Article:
A low carbon housing development is taking shape in Glasgow’s East End in a bid to tackle fuel poverty. 

Springfield Cross, in Dalmarnock, comprises 36 one and two-bedroom flats for social rent built to reduce carbon emissions and heat loss, resulting in cheaper bills for tenants.

The advanced construction methods, known as Passivhaus, involve high levels of airtightness, thicker insulation and triple-glazing. 

Developers say the project is seen as a “hugely important” step forward in understanding how fuel poverty can be tackled across the country, as well as in moving towards net zero by 2045.

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CCG Managing Director, David Wylie, said: “Springfield Cross is being constructed using CCG’s specially-designed ‘iQ’ Timber System which is also integrated with our enhanced window and door sets; products that are each manufactured just 2.5 miles from the development.

“We utilise an ‘off-site manufacturing’ process to combine these products together with components such as internal wall linings and insulation to complete entire wall zones before being transported to site. 

“Through this process, which is extremely low-waste, uses responsibly-sourced timber and requires fewer vehicle movements, we are helping to lower carbon emissions at each stage of build. This is known as embodied carbon and when combined with the significant reduction in operational carbon emissions attributed to Passivhaus, we are ultimately reducing the carbon footprint of the development for the entirety of its lifespan.”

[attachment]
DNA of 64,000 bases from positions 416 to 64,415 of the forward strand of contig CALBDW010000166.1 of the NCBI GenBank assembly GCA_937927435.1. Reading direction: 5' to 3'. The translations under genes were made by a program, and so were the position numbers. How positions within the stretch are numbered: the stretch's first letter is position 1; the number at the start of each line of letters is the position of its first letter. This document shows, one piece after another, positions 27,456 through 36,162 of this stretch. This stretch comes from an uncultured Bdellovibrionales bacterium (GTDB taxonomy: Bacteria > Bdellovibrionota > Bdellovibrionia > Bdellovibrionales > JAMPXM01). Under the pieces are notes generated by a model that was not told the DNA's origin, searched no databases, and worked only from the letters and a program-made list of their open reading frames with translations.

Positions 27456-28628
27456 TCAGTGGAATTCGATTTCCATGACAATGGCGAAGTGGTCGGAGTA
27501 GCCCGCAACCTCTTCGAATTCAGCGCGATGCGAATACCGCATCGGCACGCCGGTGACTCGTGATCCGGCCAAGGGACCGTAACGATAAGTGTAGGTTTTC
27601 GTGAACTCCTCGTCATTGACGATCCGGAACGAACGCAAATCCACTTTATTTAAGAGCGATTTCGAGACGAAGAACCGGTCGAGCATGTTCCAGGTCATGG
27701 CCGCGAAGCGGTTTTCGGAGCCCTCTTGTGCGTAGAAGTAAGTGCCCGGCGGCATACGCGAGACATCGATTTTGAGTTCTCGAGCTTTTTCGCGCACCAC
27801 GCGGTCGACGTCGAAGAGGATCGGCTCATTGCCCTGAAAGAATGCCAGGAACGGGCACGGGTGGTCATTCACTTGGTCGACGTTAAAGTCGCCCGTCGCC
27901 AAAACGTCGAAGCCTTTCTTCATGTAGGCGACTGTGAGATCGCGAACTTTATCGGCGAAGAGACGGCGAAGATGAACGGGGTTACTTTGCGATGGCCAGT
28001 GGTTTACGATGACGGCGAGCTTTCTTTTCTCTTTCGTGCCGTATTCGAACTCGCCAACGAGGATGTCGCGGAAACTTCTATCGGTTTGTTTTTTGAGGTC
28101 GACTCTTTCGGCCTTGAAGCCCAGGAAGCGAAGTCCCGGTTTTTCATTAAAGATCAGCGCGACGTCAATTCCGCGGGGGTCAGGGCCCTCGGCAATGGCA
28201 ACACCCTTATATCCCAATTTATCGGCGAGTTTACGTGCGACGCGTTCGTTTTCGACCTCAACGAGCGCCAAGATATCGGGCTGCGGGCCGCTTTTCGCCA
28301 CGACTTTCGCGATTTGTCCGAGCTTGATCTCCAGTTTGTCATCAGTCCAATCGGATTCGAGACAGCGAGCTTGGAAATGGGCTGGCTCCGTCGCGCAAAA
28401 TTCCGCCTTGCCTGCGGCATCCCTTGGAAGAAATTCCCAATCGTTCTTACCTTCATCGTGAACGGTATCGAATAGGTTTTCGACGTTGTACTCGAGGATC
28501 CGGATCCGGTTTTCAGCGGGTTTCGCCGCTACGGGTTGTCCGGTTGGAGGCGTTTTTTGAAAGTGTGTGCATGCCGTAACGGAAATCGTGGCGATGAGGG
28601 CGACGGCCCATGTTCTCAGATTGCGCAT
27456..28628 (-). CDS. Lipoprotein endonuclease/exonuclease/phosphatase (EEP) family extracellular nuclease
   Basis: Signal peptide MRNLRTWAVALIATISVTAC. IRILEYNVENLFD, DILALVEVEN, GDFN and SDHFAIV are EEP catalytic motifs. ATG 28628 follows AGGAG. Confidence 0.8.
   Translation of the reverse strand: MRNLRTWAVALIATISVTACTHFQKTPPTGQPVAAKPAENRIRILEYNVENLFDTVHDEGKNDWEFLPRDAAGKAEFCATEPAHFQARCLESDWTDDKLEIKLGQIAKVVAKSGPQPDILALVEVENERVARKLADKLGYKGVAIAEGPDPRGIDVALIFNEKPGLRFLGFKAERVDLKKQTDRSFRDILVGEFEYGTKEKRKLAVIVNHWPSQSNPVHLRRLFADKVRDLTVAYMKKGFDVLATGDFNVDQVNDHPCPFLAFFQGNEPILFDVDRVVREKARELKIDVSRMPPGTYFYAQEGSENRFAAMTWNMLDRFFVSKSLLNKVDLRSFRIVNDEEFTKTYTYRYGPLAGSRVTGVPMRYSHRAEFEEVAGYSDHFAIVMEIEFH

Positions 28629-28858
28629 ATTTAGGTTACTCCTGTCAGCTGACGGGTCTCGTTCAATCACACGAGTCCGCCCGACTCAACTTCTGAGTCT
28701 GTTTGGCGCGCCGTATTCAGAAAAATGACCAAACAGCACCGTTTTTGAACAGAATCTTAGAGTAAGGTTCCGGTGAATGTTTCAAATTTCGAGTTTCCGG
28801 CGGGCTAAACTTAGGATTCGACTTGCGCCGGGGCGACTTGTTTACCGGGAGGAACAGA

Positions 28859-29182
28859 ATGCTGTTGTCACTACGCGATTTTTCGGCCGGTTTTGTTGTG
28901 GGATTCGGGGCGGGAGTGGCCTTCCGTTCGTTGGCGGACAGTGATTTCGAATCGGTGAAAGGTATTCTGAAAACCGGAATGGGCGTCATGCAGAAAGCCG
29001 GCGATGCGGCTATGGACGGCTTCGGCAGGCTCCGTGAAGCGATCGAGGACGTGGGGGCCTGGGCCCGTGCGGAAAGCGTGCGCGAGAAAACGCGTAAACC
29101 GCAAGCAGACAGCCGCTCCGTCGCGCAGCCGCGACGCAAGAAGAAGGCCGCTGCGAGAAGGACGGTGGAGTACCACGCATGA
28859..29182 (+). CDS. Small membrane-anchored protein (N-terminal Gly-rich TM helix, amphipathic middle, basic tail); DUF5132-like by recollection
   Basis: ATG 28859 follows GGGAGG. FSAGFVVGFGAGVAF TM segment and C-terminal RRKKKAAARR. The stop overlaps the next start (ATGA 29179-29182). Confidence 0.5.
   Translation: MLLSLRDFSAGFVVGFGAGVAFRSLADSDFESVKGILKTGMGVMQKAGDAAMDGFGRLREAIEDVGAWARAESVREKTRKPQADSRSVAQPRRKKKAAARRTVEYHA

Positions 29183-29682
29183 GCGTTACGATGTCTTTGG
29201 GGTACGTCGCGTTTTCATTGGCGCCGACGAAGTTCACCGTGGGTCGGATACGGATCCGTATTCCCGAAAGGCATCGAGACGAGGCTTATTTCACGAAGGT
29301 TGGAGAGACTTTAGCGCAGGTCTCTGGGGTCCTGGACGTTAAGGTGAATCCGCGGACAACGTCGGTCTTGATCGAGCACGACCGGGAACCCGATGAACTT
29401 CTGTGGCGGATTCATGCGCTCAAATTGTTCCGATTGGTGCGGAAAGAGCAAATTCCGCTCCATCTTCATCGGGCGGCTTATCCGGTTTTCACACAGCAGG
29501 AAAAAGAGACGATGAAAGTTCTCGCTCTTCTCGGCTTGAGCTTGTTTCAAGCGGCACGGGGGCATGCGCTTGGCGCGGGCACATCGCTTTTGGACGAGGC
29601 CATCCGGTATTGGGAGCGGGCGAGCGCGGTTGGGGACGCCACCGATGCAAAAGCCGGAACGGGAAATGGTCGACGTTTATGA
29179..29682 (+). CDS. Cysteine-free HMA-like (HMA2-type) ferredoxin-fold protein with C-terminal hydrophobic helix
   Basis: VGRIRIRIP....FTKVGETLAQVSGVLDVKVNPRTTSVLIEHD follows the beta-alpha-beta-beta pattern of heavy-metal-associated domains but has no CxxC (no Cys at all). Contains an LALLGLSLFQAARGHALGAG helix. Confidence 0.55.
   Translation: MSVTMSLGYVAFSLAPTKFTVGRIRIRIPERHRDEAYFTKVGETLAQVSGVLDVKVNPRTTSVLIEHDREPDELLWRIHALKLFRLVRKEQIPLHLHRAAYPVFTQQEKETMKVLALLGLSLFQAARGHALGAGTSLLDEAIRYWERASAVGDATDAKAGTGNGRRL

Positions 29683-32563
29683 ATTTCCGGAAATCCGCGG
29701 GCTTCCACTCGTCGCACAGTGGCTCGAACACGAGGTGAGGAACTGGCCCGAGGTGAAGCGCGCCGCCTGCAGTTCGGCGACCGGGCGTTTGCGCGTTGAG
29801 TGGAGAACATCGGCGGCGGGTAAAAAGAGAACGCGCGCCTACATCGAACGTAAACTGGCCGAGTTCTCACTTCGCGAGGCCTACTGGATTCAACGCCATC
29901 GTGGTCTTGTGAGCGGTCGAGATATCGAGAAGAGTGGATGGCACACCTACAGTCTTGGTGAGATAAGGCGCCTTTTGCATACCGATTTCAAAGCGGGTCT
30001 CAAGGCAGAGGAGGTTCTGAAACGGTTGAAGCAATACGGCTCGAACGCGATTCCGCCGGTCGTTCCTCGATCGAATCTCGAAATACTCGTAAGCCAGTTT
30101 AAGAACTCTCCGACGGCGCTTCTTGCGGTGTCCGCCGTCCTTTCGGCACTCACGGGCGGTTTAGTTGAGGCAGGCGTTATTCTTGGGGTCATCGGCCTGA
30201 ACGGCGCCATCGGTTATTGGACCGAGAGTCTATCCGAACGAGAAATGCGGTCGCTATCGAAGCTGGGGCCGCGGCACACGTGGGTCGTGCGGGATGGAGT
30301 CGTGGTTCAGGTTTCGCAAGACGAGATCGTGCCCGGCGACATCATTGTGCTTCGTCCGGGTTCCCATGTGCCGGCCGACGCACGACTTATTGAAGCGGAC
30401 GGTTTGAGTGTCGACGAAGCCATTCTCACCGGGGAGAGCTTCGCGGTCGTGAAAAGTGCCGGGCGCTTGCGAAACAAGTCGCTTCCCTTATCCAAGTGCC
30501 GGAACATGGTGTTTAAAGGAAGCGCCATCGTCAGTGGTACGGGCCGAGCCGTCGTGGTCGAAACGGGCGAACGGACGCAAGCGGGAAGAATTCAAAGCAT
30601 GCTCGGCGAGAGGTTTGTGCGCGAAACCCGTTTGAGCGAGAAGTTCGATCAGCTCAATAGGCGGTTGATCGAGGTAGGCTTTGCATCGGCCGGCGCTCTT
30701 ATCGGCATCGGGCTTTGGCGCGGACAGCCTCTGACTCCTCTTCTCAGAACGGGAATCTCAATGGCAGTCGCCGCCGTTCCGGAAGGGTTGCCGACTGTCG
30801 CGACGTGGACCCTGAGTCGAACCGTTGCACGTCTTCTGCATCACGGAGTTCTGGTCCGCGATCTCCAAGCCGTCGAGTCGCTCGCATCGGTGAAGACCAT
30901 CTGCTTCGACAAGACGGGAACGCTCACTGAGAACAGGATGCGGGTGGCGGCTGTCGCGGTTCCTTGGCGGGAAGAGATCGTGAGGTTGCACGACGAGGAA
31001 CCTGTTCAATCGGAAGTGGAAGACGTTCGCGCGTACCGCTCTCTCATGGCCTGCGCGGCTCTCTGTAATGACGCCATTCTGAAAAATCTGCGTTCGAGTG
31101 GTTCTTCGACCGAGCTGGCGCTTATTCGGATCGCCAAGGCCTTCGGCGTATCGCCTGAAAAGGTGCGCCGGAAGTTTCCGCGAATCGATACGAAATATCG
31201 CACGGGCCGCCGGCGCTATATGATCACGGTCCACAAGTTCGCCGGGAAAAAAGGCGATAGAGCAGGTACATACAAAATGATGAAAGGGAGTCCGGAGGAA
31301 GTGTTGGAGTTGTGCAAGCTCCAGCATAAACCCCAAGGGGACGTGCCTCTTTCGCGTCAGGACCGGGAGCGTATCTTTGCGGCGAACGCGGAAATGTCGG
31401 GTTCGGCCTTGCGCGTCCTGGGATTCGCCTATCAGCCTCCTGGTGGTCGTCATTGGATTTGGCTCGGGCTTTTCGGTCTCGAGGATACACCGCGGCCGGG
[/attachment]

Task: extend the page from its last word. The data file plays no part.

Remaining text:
Glasgow Times:

Project architect and Senior Partner of Robert Potter & Partners', Jonathan Potter, said: “Designing to meet Certified Passivhaus standard provides easy-to-heat, comfortable houses for residents as there are no draughts or cold bridges. Each flat only needs a heated towel rail and a small radiator as the heat gains from residents, fridge, TV are all captured and recycled.

“Passivhaus also means efficient ventilation, good indoor air quality, even temperatures, and triple glazing for quieter homes. The independent Certification supports high-quality workmanship, and ensures the building performance meets the design predictions. Springfield Cross also meets The Glasgow Standard of space and flexibility for residents.”

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Andrew Kubski, Director of Development and Asset Management, WSHA, said:

“We are delighted to be making progress to deliver Glasgow’s largest Passivhaus development. These new Passivhaus homes will be created to achieve one of the highest standards of energy efficiency which will lead to lower fuel bill for tenants and help to address fuel poverty. 

Glasgow Times:

“With the eyes of the world on Scotland as it hosts COP26, it is the perfect time to reflect on how the housing sector can play a part in tackling climate change and creating greener communities. Our Passivhaus developments are a key part of our Green Strategy which highlights how we will achieve a greener and more sustainable future in the coming years.”

Hub West Scotland CEO, Iain Marley, added: “Springfield Cross will offer very energy efficient and high quality accommodation to tenants in the East End of Glasgow. This leading edge development provides 36 one and two bedroom flats that are built to Passivhaus specifications – as such it will make a significant contribution to addressing fuel poverty and meeting net zero emissions targets.”

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The development is being delivered by Construction and Manufacturing Group (CCG) Scotland, in partnership with hub West Scotland on behalf of West of Scotland Housing Association (WSHA).

Springfield Cross is due for completion in summer-2022 and is funded by a £4.3 million grant from Glasgow City Council’s Affordable Housing Supply Programme and WSHA’s private finance.